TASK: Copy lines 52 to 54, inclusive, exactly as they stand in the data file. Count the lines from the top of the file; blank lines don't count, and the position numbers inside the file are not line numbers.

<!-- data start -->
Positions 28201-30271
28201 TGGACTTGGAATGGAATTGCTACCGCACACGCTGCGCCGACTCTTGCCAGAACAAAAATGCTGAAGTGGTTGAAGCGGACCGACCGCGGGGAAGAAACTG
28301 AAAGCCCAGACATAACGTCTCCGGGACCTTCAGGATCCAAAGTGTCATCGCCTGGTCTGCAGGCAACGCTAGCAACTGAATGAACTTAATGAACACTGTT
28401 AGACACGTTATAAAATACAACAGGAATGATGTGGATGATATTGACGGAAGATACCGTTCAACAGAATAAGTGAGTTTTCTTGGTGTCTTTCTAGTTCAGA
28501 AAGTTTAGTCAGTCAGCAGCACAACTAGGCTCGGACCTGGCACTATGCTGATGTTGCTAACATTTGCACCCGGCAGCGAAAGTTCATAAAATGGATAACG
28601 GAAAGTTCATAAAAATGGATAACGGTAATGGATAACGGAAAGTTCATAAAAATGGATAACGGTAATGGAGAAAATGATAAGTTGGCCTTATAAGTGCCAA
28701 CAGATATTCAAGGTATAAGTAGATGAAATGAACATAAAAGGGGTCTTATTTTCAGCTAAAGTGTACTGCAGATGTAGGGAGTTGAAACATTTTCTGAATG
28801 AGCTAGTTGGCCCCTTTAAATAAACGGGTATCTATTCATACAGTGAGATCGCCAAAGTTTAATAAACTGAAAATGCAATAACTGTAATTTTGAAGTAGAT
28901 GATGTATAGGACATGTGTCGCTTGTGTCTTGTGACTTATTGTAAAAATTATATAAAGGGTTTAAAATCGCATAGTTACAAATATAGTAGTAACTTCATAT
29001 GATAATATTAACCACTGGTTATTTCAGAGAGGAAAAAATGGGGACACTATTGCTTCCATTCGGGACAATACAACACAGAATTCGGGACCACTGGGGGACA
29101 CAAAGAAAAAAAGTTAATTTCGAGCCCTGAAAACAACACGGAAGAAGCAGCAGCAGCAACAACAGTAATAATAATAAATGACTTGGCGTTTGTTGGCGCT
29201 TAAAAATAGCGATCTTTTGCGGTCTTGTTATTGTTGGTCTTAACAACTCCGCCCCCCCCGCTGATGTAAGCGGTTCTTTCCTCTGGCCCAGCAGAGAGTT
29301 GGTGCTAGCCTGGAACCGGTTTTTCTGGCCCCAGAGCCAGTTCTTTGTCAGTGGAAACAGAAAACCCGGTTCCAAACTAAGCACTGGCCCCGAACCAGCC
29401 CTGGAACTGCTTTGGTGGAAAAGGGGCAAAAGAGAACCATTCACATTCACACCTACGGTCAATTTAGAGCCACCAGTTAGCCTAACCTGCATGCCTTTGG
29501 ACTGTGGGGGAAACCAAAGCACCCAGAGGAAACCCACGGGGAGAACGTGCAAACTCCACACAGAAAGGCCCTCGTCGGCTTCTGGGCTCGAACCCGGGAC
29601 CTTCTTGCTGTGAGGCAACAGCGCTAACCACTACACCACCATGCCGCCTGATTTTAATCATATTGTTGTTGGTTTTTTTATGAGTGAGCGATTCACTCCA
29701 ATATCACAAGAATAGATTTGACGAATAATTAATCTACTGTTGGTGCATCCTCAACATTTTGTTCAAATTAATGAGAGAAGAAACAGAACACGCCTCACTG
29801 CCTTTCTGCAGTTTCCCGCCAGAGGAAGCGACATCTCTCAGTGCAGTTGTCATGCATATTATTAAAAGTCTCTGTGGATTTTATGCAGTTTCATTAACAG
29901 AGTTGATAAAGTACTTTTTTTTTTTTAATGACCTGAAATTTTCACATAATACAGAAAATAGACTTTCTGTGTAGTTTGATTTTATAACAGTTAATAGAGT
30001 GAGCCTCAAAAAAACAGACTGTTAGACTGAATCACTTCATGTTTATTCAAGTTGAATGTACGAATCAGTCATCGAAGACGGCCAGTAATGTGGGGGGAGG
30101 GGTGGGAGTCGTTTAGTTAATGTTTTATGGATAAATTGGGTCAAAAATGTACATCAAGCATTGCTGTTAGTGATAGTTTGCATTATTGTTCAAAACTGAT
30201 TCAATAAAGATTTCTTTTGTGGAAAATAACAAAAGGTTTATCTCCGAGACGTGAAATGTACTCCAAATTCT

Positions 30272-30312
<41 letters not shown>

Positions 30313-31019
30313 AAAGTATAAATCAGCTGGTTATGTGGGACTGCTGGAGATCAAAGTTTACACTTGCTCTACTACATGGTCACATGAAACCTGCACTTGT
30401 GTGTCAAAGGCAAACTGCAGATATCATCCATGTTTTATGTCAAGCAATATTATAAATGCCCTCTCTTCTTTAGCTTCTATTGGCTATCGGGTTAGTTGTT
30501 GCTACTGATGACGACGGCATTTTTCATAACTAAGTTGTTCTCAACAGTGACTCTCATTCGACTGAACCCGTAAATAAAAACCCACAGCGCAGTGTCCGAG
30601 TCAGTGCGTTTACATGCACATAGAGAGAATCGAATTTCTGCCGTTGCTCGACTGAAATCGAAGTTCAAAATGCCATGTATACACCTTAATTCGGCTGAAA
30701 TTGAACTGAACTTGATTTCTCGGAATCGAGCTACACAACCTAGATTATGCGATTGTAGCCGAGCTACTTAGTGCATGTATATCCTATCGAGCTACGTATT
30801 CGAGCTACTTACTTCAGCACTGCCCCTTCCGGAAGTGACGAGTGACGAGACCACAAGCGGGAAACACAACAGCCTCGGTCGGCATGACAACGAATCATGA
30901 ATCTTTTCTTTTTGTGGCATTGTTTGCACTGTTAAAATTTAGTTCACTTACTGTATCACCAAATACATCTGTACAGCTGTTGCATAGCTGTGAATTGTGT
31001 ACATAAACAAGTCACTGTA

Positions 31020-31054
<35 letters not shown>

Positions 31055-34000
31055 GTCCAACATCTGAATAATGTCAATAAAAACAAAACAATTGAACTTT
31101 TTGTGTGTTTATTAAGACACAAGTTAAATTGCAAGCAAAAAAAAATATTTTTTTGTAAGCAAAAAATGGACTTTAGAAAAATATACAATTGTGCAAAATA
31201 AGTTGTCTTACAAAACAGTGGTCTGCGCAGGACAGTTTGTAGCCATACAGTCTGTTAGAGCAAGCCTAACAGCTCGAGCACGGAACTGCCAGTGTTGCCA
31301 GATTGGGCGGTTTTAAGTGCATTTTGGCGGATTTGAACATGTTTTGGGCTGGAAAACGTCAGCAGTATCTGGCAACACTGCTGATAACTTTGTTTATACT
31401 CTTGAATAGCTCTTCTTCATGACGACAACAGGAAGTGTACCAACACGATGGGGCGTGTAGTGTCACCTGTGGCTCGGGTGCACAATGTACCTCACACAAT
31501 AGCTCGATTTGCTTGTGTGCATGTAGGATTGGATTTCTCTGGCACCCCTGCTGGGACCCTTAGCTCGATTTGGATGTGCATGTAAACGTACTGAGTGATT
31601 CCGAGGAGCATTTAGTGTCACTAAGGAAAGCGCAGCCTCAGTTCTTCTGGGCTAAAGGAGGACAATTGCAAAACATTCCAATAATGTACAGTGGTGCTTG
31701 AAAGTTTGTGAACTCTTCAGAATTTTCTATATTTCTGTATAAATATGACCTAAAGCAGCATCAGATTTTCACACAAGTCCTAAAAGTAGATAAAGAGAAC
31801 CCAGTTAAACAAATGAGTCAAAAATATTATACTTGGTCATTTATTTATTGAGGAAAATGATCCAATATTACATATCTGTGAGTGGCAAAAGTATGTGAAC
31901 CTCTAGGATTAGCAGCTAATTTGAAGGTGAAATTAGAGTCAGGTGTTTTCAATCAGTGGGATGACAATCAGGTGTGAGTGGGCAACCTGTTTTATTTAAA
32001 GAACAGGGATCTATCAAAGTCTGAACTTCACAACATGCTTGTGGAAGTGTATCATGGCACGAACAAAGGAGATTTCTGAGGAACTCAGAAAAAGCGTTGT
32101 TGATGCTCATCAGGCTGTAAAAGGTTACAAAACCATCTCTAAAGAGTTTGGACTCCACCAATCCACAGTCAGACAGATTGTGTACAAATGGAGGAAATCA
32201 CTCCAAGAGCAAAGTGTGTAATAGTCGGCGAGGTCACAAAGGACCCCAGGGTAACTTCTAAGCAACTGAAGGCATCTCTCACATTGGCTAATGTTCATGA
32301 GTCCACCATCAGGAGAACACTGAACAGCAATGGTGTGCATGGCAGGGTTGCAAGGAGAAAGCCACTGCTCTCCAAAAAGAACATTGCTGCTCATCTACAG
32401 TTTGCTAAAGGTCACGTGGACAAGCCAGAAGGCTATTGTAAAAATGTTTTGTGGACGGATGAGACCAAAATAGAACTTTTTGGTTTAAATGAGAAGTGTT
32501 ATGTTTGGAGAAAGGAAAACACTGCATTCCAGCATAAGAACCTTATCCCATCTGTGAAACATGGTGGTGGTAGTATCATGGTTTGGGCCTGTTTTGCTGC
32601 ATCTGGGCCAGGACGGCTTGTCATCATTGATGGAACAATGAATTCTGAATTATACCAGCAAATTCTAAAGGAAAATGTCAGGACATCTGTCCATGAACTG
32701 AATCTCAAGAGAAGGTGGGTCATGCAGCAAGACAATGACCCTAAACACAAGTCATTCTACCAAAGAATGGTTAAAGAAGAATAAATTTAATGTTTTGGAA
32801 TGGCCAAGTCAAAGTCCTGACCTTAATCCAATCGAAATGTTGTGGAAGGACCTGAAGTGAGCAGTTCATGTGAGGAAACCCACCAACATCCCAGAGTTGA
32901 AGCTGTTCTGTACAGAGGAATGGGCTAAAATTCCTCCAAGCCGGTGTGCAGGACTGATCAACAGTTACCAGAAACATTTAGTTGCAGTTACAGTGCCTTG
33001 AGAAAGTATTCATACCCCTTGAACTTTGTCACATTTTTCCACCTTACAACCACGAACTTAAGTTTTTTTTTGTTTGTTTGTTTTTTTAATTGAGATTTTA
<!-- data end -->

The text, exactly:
32501 ATGTTTGGAGAAAGGAAAACACTGCATTCCAGCATAAGAACCTTATCCCATCTGTGAAACATGGTGGTGGTAGTATCATGGTTTGGGCCTGTTTTGCTGC
32601 ATCTGGGCCAGGACGGCTTGTCATCATTGATGGAACAATGAATTCTGAATTATACCAGCAAATTCTAAAGGAAAATGTCAGGACATCTGTCCATGAACTG
32701 AATCTCAAGAGAAGGTGGGTCATGCAGCAAGACAATGACCCTAAACACAAGTCATTCTACCAAAGAATGGTTAAAGAAGAATAAATTTAATGTTTTGGAA